We’ve looked at the need for you be an active part of your local assembly. We’ve toyed with some ideas, based on your gifts and abilities. Now we could use some help in thinking of things we haven’t thought of yet, and in evaluating the thoroughness of what we’re doing.
I’ll start by passing along an observation I first came across in a book by Charles Ryrie.
Many gifts are commanded of all believers, even those who don’t have that gift. We’re not supposed to confine ourselves to our specialties. You should expand beyond the scope of your spiritual gifts.
We’re all supposed to show mercy (Eph 4.32)—even those of us—like me—who aren’t inclined that way. We’re all supposed to teach one another (Mt 28.19). We’re all supposed to have faith, and to be faithful. And on it goes. I can never say, “That’s not my gift” as an excuse for not doing something.
So run down that list of spiritual gifts again; it’s time to get really creative. For each one, ask yourself, “How can I take a tiny step in that direction, even though it’s outside of my comfort zone?”
Yeah, I know I’ve already said that we don’t know for sure what some of the gifts are. Maybe you’re not sure what “word of wisdom” is. That’s OK; we do know we’re supposed to exercise wisdom, right? What areas of your life in the body show a lack of wisdom? How can you improve in that area? You don’t know? Ask somebody in your church who knows you well. Maybe he can help.
So go down the list. I’ll wait. …
How about another measurement device? This one isn’t original—a lot of people have looked into it, and a former pastor of mine did a whole (really excellent) series on it.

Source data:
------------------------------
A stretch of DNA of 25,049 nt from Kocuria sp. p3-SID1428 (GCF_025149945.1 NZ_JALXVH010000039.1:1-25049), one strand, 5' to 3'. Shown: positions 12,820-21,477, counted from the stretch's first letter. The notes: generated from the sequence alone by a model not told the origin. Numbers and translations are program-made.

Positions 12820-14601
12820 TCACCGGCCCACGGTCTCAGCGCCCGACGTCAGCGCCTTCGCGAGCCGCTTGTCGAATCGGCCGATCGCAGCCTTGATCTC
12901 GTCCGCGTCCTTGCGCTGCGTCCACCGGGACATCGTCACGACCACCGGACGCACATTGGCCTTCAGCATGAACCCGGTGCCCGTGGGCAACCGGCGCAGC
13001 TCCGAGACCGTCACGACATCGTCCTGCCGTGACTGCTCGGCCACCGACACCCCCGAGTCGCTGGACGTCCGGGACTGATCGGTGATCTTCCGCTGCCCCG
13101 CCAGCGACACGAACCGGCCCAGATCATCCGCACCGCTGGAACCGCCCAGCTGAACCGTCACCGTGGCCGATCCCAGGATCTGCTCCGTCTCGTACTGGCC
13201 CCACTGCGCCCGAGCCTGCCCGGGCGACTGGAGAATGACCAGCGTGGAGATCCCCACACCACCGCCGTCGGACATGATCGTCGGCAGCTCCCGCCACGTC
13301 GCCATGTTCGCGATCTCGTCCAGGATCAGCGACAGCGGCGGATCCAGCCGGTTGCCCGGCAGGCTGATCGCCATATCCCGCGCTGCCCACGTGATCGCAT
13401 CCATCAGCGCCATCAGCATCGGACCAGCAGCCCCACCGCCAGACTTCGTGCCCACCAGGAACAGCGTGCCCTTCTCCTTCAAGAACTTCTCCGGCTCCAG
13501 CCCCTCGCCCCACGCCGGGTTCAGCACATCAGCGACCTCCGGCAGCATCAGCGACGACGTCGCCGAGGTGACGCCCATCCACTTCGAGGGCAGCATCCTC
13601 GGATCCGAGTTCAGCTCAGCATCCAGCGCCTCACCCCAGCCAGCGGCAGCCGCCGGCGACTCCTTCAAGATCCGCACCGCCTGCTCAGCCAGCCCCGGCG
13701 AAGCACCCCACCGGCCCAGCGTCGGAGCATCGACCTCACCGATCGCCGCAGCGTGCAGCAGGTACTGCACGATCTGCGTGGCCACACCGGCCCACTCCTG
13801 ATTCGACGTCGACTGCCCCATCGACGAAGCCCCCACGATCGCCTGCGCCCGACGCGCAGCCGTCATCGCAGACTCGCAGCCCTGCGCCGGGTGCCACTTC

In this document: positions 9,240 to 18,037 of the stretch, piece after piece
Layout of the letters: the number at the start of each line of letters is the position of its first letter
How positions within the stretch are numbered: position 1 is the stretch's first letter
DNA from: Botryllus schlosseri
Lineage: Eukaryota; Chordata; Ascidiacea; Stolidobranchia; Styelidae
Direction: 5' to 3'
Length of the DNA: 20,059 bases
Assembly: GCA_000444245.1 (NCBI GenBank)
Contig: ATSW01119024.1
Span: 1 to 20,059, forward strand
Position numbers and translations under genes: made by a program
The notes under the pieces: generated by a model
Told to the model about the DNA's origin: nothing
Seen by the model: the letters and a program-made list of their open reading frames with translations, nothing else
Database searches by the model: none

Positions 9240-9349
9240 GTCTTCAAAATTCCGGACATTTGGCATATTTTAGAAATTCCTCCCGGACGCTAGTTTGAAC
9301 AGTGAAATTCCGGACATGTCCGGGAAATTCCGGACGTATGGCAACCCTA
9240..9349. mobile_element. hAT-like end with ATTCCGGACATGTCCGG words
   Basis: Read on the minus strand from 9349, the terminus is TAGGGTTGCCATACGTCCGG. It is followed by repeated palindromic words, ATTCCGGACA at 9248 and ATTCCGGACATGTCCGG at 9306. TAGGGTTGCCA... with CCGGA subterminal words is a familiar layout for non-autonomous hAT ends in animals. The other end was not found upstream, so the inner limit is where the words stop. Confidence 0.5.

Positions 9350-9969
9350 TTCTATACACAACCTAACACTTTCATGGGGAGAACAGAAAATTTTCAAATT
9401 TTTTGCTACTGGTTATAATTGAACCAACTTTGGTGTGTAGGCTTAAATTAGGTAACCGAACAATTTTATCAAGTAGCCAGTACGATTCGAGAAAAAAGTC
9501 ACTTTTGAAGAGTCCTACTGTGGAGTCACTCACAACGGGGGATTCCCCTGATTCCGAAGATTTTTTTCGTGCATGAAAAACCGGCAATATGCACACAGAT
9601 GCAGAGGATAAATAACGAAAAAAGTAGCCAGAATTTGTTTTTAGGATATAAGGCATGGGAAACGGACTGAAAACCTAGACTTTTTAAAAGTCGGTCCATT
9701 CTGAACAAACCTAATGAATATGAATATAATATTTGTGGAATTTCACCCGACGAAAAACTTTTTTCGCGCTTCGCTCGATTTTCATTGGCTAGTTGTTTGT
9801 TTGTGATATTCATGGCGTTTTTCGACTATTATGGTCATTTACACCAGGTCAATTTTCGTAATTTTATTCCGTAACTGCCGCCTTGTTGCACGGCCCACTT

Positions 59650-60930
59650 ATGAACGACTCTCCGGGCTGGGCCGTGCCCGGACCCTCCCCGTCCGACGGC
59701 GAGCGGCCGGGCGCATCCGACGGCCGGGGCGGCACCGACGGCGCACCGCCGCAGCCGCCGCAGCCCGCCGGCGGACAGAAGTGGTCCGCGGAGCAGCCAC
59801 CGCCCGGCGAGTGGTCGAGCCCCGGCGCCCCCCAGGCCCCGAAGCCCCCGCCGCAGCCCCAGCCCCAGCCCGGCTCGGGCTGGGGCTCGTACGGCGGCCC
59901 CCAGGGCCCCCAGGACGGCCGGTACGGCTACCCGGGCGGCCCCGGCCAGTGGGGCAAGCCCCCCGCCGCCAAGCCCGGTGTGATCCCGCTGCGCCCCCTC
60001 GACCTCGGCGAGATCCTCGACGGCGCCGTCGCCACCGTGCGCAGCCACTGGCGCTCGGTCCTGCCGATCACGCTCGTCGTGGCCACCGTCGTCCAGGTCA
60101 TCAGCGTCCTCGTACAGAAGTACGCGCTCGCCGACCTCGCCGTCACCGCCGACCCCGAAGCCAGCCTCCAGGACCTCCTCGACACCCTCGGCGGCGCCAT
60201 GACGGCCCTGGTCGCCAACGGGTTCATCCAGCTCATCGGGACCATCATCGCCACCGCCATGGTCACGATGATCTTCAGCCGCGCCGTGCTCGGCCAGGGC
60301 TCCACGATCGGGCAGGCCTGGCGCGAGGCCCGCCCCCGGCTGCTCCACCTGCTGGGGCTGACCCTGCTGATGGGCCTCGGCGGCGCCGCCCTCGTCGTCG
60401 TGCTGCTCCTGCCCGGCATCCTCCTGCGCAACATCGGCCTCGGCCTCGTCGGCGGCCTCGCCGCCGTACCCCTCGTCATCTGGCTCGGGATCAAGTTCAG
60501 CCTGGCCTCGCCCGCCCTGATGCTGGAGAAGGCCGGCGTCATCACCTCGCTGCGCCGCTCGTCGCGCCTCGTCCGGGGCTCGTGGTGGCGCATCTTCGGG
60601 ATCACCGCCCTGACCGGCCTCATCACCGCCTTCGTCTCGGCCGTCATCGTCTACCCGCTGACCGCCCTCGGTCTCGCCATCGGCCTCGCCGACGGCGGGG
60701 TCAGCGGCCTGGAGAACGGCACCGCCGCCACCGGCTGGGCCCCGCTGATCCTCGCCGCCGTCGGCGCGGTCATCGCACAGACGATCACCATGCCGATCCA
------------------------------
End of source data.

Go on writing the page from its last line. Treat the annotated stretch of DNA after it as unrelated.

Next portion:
The New Testament mentions a lot of ways that we’re supposed to interact with one another. It starts with Jesus’ “new commandment” in John 13.34 (and often elsewhere), that we “love one another,” as he has loved us. I suppose we could consider that one the umbrella commandment, the one that defines and assimilates all the others. It’s the second great commandment, that we love our neighbor as we love ourselves.
And how do we do that, specifically? Pull out your concordance, or fire up your Bible app, and survey the list—
- Prefer one another in honor (Rom 12.10)
- Receive one another (Rom 15.7)
- Admonish one another (Rom 15.14; Col 3.16)
- Greet one another (Rom 16.16; 1Co 16.20; 2Co 13.12; 1P 5.14)
- Serve one another (Gal 5.13)
- Bear one another’s burdens (Gal 6.2)
- Forbear one another (Eph 4.2; Col 3.13)
- Forgive one another (Eph 4.32; Col 3.13)
- Teach one another (Col 3.16)
- Comfort one another (1Th 4.18)
- Edify one another (1Th 5.11)
- Exhort one another (Heb 3.13; 10.25)
- Consider one another—to provoke one another to love and good works (Heb 10.24)
And there are some prohibitions—
- Don’t judge one another (Rom 14.13)
- Don’t bite and devour one another (Gal 5.15)
- Don’t provoke one another (Gal 5.26)
- Don’t envy one another (Gal 5.26)
- Don’t hate one another (Ti 3.3)
There. That should keep us busy for a day or two.
Do you see how this works? We can spend a lifetime learning how to serve one another in the church, making mistakes and learning from them, getting better at what we do, expanding our horizons, finding new skills and abilities and gifts, ever growing as a body in Christ toward the mature people we need to be—the people that the Spirit himself is patiently molding into the very image of Christ.
What a great way to spend—no, to invest—your life!
A word of caution.
This is an infinite task. You can’t do it in a day, or a week—or even your entire lifetime. Don’t exhaust yourself trying to do everything. Pick an opportunity and devote some time and effort to it. Add others as you have opportunity or as the Spirit directs you down unexpected paths. Slow and steady wins the race.
Maybe you won’t be at church every time the doors are open. Others can fill in those slots. God isn’t impressed by obsessive, detail-oriented frenzy to do everything. He loves you, and he loves your love for him. Live with joy, grow with patience, focus on the goal, do what you can.
In all things, Christ.
Photo by Francesco Ungaro on Unsplash